by Alicia Pimental
July 05, 2010
A record 1,668 Maryland farmers will plant more than 500,000 acres of winter grains on their fields this year through the state’s cover crop program, according to the Maryland Department of Natural Resources. This is 155 percent of Maryland’s two-year milestone for cover crops.
Cover crops are a key component of restoring the health of the Chesapeake Bay by reducing polluted runoff from farm fields. Farmers can plant grains such as wheat, rye and barley in the fall to absorb unused nutrients and control soil erosion.
“Maryland’s cover crop program has the potential to do more for the Bay than ever before,” said Maryland Agriculture Secretary Buddy Hance. “Maryland farmers are on track to exceed the two-year milestone for cover crops with record number of approved acres.”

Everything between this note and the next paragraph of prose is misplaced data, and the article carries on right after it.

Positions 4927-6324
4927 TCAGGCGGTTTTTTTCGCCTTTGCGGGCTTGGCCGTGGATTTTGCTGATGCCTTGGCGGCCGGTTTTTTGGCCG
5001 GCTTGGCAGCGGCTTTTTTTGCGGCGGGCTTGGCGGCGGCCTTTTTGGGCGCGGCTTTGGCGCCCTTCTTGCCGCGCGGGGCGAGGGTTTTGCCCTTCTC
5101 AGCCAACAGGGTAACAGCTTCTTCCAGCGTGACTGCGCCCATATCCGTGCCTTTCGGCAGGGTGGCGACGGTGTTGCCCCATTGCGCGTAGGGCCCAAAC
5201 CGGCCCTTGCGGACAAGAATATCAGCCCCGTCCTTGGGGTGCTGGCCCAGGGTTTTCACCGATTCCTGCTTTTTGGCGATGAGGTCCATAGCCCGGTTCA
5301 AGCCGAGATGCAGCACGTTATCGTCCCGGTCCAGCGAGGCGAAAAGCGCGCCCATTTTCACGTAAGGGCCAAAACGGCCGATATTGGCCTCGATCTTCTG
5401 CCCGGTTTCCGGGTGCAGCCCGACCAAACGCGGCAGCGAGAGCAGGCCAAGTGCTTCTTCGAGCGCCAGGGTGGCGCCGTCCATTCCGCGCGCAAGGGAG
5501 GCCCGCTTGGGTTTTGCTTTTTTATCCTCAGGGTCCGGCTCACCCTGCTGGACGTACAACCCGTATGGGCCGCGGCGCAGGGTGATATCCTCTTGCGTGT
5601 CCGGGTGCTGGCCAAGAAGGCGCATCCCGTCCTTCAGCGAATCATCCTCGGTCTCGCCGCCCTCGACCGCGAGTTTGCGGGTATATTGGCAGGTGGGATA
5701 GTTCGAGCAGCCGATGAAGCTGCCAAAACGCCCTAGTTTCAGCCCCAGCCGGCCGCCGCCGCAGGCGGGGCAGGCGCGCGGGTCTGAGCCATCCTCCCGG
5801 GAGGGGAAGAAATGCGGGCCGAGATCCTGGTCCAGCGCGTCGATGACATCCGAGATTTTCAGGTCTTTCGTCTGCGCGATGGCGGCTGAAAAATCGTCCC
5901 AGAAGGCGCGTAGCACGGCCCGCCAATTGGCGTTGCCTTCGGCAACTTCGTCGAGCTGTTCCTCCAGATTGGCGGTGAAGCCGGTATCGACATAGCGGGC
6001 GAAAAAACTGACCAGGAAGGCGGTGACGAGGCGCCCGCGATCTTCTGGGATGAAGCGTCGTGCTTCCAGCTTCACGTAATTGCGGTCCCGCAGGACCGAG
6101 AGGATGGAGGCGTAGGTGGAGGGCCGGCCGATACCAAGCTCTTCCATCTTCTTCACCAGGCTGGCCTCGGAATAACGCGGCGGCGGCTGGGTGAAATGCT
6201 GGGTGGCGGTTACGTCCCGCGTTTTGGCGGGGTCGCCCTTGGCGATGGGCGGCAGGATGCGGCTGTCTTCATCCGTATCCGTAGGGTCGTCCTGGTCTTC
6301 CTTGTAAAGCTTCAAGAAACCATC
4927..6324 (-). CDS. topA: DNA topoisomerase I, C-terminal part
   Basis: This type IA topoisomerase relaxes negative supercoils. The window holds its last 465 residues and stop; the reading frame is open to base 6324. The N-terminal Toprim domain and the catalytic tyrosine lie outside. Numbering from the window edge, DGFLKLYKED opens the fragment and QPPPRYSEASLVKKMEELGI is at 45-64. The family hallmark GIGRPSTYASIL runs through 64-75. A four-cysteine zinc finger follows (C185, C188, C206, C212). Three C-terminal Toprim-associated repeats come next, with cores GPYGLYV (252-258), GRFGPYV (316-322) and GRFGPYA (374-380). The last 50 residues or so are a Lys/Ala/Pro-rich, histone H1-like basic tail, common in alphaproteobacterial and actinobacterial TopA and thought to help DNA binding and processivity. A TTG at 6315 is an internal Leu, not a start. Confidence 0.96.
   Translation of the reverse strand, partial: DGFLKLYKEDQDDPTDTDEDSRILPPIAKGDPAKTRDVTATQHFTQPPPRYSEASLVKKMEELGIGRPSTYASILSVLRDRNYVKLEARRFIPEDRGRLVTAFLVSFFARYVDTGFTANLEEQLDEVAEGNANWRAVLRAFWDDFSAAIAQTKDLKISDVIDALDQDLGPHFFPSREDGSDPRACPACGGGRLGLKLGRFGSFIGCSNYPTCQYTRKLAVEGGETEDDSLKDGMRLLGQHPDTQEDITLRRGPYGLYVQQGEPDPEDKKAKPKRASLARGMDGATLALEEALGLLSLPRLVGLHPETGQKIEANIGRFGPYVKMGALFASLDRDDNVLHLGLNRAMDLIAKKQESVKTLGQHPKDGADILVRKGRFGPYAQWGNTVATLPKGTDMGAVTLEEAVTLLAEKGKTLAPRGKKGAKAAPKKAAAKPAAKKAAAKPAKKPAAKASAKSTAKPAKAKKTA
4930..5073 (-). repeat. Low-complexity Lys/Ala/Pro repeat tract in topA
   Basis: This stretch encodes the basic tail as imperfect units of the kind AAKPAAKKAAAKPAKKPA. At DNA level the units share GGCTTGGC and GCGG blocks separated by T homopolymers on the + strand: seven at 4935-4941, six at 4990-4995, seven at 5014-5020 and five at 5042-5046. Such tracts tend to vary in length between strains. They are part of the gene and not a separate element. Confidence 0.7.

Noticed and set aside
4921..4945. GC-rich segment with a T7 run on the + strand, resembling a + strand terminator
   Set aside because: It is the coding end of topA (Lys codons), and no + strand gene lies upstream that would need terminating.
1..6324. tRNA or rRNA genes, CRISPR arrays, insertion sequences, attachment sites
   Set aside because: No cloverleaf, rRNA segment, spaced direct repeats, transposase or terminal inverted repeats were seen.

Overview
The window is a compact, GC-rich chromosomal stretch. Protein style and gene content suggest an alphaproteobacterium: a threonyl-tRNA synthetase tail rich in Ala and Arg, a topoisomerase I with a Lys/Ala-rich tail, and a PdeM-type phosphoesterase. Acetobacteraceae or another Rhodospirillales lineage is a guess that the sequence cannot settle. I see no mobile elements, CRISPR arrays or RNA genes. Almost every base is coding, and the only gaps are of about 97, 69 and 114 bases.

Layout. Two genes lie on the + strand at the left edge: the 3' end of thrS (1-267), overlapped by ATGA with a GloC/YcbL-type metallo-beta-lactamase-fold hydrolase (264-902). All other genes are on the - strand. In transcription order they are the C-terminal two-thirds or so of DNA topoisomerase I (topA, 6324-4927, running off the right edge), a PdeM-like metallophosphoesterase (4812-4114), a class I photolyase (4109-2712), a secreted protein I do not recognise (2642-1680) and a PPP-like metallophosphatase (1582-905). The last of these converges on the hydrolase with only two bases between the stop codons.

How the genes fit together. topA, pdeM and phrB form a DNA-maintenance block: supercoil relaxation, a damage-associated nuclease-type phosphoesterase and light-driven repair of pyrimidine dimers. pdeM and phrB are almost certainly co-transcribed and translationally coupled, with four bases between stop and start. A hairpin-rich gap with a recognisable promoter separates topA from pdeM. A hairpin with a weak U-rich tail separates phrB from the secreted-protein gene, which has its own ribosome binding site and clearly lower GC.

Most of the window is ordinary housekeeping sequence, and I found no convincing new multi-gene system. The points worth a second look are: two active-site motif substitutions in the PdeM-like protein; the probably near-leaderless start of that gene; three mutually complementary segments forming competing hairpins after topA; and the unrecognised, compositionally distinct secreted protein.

In addition, the Maryland Department of Agriculture (MDA) has received a $600,000 grant to implement a cover crop management tool, which will provide data for the Chesapeake Bay model. The tool will use remote sensing to see how efficiently fields planted with cover crops are absorbing nutrients. Farmers will receive reports about their fields from this tool so they can better manage cover crops in the future.
MDA has also launched a pilot program called Conservation Tracker, which will provide accurate accounting of best management practices (BMPs) on Maryland farms. Conservation Tracker will geo-reference farms that use BMPs and calculate their nutrient reduction credits.
The program, now being piloted in Talbot County, will ultimately help MDA target resources to areas that will achieve the greatest benefits to local waterways and the Bay, as well as help the state track and report on progress toward its pollution-reduction milestones through BayStat.